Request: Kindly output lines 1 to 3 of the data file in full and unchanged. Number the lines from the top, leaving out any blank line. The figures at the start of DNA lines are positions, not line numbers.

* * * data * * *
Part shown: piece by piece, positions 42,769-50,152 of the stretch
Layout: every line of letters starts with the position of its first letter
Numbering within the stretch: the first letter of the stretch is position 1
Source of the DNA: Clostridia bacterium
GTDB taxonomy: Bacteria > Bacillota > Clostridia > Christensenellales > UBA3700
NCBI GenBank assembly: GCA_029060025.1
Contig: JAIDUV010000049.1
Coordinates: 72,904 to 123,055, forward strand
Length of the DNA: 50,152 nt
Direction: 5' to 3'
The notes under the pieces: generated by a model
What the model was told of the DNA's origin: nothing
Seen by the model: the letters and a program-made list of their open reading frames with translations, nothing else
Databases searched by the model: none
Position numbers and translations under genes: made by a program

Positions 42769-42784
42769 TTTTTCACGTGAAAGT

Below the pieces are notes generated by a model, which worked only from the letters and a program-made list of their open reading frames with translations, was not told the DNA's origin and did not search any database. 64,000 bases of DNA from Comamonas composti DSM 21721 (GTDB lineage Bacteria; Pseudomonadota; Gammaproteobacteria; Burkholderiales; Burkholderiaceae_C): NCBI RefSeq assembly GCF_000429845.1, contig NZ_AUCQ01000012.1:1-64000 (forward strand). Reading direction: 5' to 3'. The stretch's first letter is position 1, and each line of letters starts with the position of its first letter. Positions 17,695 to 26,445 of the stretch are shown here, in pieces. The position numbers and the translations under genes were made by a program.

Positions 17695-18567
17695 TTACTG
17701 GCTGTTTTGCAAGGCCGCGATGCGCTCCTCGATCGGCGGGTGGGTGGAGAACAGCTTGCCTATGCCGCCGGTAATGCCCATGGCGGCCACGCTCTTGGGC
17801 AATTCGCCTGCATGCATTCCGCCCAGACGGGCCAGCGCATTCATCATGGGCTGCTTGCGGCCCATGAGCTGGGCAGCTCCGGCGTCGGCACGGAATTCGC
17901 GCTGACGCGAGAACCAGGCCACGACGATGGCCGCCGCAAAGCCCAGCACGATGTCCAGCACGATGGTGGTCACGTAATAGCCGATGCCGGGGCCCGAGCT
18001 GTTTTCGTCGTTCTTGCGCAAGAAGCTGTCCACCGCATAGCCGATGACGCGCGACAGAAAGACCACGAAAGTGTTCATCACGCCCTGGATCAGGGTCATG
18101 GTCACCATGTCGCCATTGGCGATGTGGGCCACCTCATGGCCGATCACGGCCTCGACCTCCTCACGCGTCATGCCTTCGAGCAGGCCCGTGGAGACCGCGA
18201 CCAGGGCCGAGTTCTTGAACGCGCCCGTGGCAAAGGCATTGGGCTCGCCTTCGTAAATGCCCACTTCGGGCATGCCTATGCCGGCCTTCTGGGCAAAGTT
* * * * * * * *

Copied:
Part shown: piece by piece, positions 42,769-50,152 of the stretch
Layout: every line of letters starts with the position of its first letter
Numbering within the stretch: the first letter of the stretch is position 1